I intended this to be a micro essay as part of this GLAM blog club challenge, but once I started writing on the theme of Lessen for GLAM blog club, I couldn’t stop… I guess words were one thing I couldn’t lessen, which is a bit of a common theme in my writing, and even though this isn’t exactly micro, I think it might be a bit shorter than my usual posts.
Lessen makes me think of a certain questionable framework deal our university and union executives came up with in an attempt to protect jobs that means we’re all currently doing more while getting paid less and being forced to reduce leave too.
While I am very happy for those who’ve escaped, lessen also reminds me that voluntary redundancies are still redundancies and they have already started to have pretty devastating impacts on morale, culture, technical systems, and workload for those who remain. It sounds like there have been forced redundancies in areas that started restructuring before the framework period began and several more seem highly likely after it ends. Additionally, so many casualised workers have lost work and even more have experienced wage theft and I expect things will get even worse for our casualised comrades so we must stand and work in solidarity with them and try to lessen the impacts.
Workloads have certainly not lessened and I don’t know how anyone could think that they would during a pandemic. The “wellness days” off we’ve been given are like “cram five days of work into four days” (or work on the weekend) – an individualistic and token ‘solution’ to systemic problems.
However, lessen also makes me think of slow librarianship and slow scholarship movements to resist neoliberal time and the cult of productivity and focus on process before product, cooperation before competition, facilitating connection and deep listening, critically evaluating assumptions and power structures, “wasting” time, reflective practice, and building learning cultures, and ways colleagues and I have been trying to do this.
It reminds me of reading How to do nothing: resisting the attention economy by Jenny Odell at the start of this year and learning from diverse disciplines (from ecology and philosophy to IT and creative arts and beyond) that this was not about doing nothing at all but rather about doing ‘nothing’ or ‘unproductive’ work according to capitalism. If only more people in power in universities and government had read this when planning ‘reset’ after the pandemic – then perhaps they wouldn’t have proposed such short sighted and damaging cuts to arts and education, particularly at regional campuses, in an effort to please our very short sighted and harmful government.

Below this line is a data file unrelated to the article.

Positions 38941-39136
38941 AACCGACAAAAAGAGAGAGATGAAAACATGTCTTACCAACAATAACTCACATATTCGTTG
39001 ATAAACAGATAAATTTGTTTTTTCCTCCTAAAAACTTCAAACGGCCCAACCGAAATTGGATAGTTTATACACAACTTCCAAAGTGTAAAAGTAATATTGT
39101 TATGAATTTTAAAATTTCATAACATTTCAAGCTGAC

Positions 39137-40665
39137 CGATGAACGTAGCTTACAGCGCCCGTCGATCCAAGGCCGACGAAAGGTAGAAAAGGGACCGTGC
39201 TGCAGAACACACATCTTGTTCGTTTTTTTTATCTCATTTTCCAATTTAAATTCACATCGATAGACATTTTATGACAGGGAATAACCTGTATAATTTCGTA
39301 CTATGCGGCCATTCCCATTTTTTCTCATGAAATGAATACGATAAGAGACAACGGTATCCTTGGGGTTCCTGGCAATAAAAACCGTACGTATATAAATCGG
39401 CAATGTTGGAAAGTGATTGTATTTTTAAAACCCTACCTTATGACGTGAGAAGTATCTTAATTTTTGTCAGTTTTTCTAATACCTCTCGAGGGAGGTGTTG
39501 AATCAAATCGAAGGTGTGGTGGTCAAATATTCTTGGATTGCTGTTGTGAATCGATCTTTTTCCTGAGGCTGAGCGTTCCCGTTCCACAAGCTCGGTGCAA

This in turn makes me think of union slowdowns or go slows – an arguably less risky form of industrial action than strikes – which could be quite a powerful way to resist workload increases, demonstrate the impact of job losses, and build worker solidarity and our collective power. It seems similar to ‘work to rule’ actions but appeals to me more as feels like there is more room for creativity, collective reflective practice, and even some joy.
Some reading and resources on and ideas related slow librarianship and scholarship:
Resisting Achievement Culture with Slow Librarianship by Meredit Farkas
Wayne’s world: How universities are crushing academics by N.N. Trakakis
Mountz, A., Bonds, A., Mansfield, B., Loyd, J., Hyndman, J., Walton-Roberts, M., Basu, R., Whitson, R., Hawkins, R., Hamilton, T., & Curran, W. (2015). For Slow Scholarship: A Feminist Politics of Resistance through Collective Action in the Neoliberal University. ACME: An International E-Journal for Critical Geographies, 14, 4, 1235-1259.
Saved by slow scholarship by Ali Black
librarian, read thyself by Lynne Stahl
Sloniowski, L. (2016). Affective labor, resistance, and the academic librarian. Library Trends, 64(4), 645-666.
Intersubjectivity and ghostly library labour by Leo Settoducato:
“Libraries are haunted houses, constructed sites of possibility inhabited by ghosts. As our patrons move through scenes and illusions that took years of labor to build and maintain, we workers are hidden, erasing ourselves in the hopes of providing a seamless user experience, in the hopes that these patrons will help defend libraries when the time comes. But I ask that we think deeply about what it means for libraries to be under attack, and why the attachment to that narrative persists…. Library workers at all levels, but especially those who have institutional power, must care for one another and prioritize community wellbeing. Individual actions will not solve structural problems, but they can improve people’s immediate material conditions: that’s something to start with.
Haunting is a complex and rich lens through which we can explore what it might be like to be fearless, or to harness fear in a way that is creatively powerful. If we think like ghosts, we can experience time creatively and less urgently, better positioning ourselves to resist the demands of neoliberalism; to imagine and enact positive futurities.
When a ghost speaks, those around it are compelled to listen.”